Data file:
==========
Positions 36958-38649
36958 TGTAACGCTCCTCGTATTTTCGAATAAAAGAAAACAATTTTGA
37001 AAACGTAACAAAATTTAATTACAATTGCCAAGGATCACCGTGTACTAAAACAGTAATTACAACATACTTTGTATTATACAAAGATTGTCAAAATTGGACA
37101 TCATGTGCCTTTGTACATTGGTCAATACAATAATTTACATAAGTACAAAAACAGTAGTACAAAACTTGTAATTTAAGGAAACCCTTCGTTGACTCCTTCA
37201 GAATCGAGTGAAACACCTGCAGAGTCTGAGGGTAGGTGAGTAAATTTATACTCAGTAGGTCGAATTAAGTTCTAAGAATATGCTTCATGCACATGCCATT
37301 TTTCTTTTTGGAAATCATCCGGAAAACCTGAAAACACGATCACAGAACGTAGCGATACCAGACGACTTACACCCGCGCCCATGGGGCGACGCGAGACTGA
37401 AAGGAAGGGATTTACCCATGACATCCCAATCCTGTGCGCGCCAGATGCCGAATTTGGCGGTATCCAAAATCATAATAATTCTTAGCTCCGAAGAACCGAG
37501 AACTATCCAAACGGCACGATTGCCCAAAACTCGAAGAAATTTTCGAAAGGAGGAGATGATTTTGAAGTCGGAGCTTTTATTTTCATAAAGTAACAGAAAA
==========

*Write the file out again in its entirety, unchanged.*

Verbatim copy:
Positions 36958-38649
36958 TGTAACGCTCCTCGTATTTTCGAATAAAAGAAAACAATTTTGA
37001 AAACGTAACAAAATTTAATTACAATTGCCAAGGATCACCGTGTACTAAAACAGTAATTACAACATACTTTGTATTATACAAAGATTGTCAAAATTGGACA
37101 TCATGTGCCTTTGTACATTGGTCAATACAATAATTTACATAAGTACAAAAACAGTAGTACAAAACTTGTAATTTAAGGAAACCCTTCGTTGACTCCTTCA
37201 GAATCGAGTGAAACACCTGCAGAGTCTGAGGGTAGGTGAGTAAATTTATACTCAGTAGGTCGAATTAAGTTCTAAGAATATGCTTCATGCACATGCCATT
37301 TTTCTTTTTGGAAATCATCCGGAAAACCTGAAAACACGATCACAGAACGTAGCGATACCAGACGACTTACACCCGCGCCCATGGGGCGACGCGAGACTGA
37401 AAGGAAGGGATTTACCCATGACATCCCAATCCTGTGCGCGCCAGATGCCGAATTTGGCGGTATCCAAAATCATAATAATTCTTAGCTCCGAAGAACCGAG
37501 AACTATCCAAACGGCACGATTGCCCAAAACTCGAAGAAATTTTCGAAAGGAGGAGATGATTTTGAAGTCGGAGCTTTTATTTTCATAAAGTAACAGAAAA